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Concerns expressed over reports UK hospitals are to cap Irish abortions

Liverpool’s Women’s Hospital said there is no cap on the number of Irish women they will treat.

CAMPAIGN GROUPS HAVE expressed their concerns that British hospitals may cap the number of Irish women they treat who present to them seeking to terminate their pregnancy.

The Sunday Business Post reports that some hospitals in the UK are to impose restrictions that would see them treating just one Irish woman per week.

Writing for the newspaper, the clinical director of the National Maternity Hospital, Dr Peter Boylan states that due to the public awareness in the UK about Irish women travelling to the Britain for abortions, some hospitals are limiting the numbers of patients they admit from Ireland.


Speaking to, Dr Mary Favier of Doctors for Choice said reports like this are “alarming, concerning and surprising” she said.

“If this proves to be the case then it would require an immediate inquiry from the Department of Health,” she said, adding that any woman finding herself in that situation this weekend who is mulling over what to do and what her options are would find reading that news very upset.

She added that she would expect the department to set up a meeting immediately with the chief executive of any hospital putting a capping system in place .

“It throws up the issue of how Irish women are not provided with an adequate service over here and shows just how reliant we are on another jurisdiction,” she added.

No cap in place

Liverpool’s Women’s Hospital confirmed to that there is no cap on the number of Irish women they will treat who present to them seeking to terminate their pregnancies.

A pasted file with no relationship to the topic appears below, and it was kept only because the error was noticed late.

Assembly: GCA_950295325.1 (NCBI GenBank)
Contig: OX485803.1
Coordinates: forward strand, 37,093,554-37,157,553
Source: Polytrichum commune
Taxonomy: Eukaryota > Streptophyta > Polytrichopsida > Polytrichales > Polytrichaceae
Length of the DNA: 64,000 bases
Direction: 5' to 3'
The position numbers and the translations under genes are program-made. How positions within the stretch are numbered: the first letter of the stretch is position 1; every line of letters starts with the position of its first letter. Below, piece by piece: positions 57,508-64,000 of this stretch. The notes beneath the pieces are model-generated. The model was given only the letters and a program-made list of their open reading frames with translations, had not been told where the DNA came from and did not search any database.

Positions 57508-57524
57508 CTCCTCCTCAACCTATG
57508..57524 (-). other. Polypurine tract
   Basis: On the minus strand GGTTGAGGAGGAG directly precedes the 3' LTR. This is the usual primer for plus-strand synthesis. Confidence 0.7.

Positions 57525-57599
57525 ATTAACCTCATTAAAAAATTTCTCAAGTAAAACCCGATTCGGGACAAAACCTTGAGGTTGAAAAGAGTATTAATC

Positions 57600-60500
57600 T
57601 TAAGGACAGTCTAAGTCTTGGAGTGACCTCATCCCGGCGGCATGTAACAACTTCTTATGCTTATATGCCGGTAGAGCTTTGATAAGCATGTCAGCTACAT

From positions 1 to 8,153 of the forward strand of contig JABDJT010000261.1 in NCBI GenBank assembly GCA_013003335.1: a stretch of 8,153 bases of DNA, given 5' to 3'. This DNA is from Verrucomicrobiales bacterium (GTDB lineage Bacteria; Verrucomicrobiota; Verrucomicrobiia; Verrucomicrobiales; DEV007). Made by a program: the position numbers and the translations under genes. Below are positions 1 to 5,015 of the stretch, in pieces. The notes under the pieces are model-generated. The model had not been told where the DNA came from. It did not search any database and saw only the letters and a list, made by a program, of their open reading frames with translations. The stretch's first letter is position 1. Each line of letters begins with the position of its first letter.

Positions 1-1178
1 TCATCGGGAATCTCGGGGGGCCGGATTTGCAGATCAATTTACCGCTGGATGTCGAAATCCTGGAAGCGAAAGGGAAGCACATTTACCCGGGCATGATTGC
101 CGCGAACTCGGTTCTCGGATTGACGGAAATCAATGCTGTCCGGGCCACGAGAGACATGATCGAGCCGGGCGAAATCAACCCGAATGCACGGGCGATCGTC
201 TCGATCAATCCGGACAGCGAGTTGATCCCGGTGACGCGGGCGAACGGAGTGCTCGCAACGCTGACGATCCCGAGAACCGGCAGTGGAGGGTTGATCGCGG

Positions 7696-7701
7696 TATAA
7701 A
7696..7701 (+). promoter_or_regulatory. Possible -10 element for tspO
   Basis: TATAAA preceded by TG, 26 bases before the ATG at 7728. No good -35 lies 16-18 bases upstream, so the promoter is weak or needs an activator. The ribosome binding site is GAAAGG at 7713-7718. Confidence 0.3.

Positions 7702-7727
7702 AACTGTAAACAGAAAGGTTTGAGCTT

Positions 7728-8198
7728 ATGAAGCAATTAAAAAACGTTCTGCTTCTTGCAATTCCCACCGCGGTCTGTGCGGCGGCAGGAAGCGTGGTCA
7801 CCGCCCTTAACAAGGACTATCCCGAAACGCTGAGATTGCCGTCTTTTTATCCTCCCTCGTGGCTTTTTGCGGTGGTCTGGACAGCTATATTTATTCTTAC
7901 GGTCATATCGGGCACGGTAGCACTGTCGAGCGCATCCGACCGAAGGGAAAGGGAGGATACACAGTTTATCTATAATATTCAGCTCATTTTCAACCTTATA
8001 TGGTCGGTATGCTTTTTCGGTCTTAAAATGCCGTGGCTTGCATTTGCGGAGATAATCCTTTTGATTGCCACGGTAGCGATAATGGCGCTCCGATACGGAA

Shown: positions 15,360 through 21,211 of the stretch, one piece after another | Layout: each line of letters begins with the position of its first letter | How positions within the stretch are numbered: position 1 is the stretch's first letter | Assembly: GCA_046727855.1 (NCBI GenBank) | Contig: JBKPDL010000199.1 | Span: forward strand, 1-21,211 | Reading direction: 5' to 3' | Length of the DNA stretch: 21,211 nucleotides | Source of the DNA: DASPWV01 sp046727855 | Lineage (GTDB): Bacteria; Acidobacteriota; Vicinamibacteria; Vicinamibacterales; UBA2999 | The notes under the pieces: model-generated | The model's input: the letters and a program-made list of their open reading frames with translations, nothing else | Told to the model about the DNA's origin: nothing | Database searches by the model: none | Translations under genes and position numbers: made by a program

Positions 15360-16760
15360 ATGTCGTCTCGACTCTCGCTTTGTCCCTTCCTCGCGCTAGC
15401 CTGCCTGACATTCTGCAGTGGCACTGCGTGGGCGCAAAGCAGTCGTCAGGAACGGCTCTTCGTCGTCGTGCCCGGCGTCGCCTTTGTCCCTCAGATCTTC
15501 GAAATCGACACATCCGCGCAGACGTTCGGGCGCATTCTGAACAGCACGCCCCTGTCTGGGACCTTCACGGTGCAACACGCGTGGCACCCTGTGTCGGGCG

Julie McMoran, the Trust Secretary, standing in for the Chief Executive of the hospital, said that they have not introduced a cap on the number of Irish women they will treat.

She said she had spoken to the chief executive and clinical director of the hospital today in relation to the reports.

“There is no cap. Of course capacity is an issue. We are there to provide primary care for our local population, but when an Irish woman presents to the hospital we do what we can. We absolutely would treat them, there is no cap at the hospital,” she said.

She added that if the hospital did not have the capacity to treat an Irish patient at the hospital they would ensure that the woman is referred on to another medical centre.

Waiting lists 

A spokesperson for the Termination for Medical Reasons (TMFR), James Burke said their group had been made aware of cases where women had been put on long waiting lists to get an appointment in UK hospitals and where the number of Irish women they see has been limited.

“If there are limits put in place over in the UK it would be a horrible situation and it would show just how nonsensical it is not to provide a service for Irish women in their own country,” said Burke.

He said that the UK hospitals were “sick of dealing with” the Irish problem, adding that he could not see the reasoning behind the point that the NHS finances are being stretched caring for Irish women stating that couples who travel for care in the UK have to pay.

“As a campaign we would argue that the buck is being passed, saying that it is okay to travel to England, but only if you have money. If you don’t it is a whole other story, as we have witnessed this week with another story,” said Burke, stating it scares him if women cannot access a service.

Read: Pro-choice and pro-life groups march in Dublin>

Read: Calls for independent inquiry into “Ms Y” abortion case>

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